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Discovered: November 19, 1999
Updated: February 13, 2007 11:33:40 AM
Also Known As: W97M.Melissa.W, W97M.Prilissa.A
Type: Macro

The W97M.Pri.Q virus infects Word 97 documents. It also spreads by sending an infected document as an attachment to an email message

Detected as: W97M.Antisocial.G

Antivirus Protection Dates

  • Initial Rapid Release version November 19, 1999
  • Latest Rapid Release version November 19, 1999
  • Initial Daily Certified version November 19, 1999
  • Latest Daily Certified version November 19, 1999

Click here for a more detailed description of Rapid Release and Daily Certified virus definitions.

Writeup By: Wason Han

Discovered: November 19, 1999
Updated: February 13, 2007 11:33:40 AM
Also Known As: W97M.Melissa.W, W97M.Prilissa.A
Type: Macro

This is another variant of the Melissa virus. Because of the unknown-virus-and-variant detection technology in Norton AntiVirus, the current virus definitions will detect this new virus as W97M.AntiSocial.G. This technology allows Norton AntiVirus users to detect and repair W97M.Pri.Q without having a signature for this specific virus. Symantec AntiVirus Research Center will update the virus definitions to detect this virus as W97M.Pri.Q in the future virus definition files.

When an infected document is opened, the virus disables virus protection security settings, conversion confirmation, and the recently-opened-file list. The first time the virus is executed on a system, it sends email using Microsoft Outlook to the first 50 addresses in each of the address lists. The message contains "Message From {username}" in the subject line where {username} is the user name on the system. The body of the message contains "This document is very Important and you've GOT to read this !!!" The infected document is sent as an attachment to the message. The virus modifies the Windows registry so that it does not send email upon subsequent execution of the virus.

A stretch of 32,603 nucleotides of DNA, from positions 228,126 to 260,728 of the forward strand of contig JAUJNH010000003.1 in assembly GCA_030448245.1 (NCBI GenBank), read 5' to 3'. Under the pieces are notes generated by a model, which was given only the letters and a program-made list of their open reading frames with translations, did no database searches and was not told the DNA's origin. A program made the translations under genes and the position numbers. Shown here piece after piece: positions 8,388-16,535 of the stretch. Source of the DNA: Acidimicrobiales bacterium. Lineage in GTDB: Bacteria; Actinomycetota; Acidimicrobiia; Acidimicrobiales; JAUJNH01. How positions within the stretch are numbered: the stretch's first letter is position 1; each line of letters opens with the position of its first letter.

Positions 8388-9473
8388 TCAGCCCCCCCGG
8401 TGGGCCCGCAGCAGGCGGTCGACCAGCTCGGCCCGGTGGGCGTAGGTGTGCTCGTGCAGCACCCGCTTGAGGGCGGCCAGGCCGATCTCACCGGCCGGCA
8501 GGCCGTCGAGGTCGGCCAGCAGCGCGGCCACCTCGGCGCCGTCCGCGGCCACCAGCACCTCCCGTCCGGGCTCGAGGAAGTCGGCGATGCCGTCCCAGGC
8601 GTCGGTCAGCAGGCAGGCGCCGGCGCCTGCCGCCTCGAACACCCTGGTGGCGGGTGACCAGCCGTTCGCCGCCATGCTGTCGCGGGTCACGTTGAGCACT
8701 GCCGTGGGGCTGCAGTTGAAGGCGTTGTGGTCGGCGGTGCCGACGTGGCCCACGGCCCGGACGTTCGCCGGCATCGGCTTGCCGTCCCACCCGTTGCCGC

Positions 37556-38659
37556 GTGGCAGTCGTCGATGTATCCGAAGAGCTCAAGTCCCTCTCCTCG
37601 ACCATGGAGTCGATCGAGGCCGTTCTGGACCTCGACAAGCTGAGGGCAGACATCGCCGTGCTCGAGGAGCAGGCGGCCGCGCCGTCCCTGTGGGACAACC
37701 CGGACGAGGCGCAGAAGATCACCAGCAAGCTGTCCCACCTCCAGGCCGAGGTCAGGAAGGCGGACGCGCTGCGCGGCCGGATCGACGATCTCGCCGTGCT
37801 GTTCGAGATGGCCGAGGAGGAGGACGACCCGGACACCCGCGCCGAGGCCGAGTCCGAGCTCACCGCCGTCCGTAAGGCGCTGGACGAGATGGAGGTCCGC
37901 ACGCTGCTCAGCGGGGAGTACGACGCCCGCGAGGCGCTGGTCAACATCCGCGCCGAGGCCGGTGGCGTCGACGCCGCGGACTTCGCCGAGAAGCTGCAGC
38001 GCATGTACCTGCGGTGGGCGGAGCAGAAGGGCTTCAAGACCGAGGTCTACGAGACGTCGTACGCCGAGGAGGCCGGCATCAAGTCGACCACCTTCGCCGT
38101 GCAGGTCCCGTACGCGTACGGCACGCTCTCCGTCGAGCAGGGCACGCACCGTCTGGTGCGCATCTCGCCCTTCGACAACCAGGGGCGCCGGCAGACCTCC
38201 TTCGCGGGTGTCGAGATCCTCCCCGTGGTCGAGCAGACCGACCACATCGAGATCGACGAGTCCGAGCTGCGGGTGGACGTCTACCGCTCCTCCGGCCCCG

Next, the virus checks the date on the system to trigger its payload. On Dec. 25, the following text appears in a message box:

    ©1999 - CyberNET

    Vine...Vide...Vice...Moslem Power Never End...
    You Dare Rise Against Me... The Human
    Era is Over, The CyberNET Era Has
    Come !!!

Then, the virus copies itself to the global template, Normal.dot. Once, Normal.dot is infected, the virus infects documents when the file is closed from Word. It also disables the Macro command on the Tools menu so that the viral macros are hidden.

Some of the variable and function names in the viral code change upon replication. The virus keeps a list of labels in its code. Upon infection, the virus randomly changes each of the labels to another label in the list.

On December 25, several payloads are triggered. The virus displays the message box mentioned previously. It also overlays several colored shapes onto the currently open document. In addition, it overwrites the Autoexec.bat to format drive C and display the following text upon the next reboot of the system:

    Vine...Vide...Vice...Moslem Power Never End...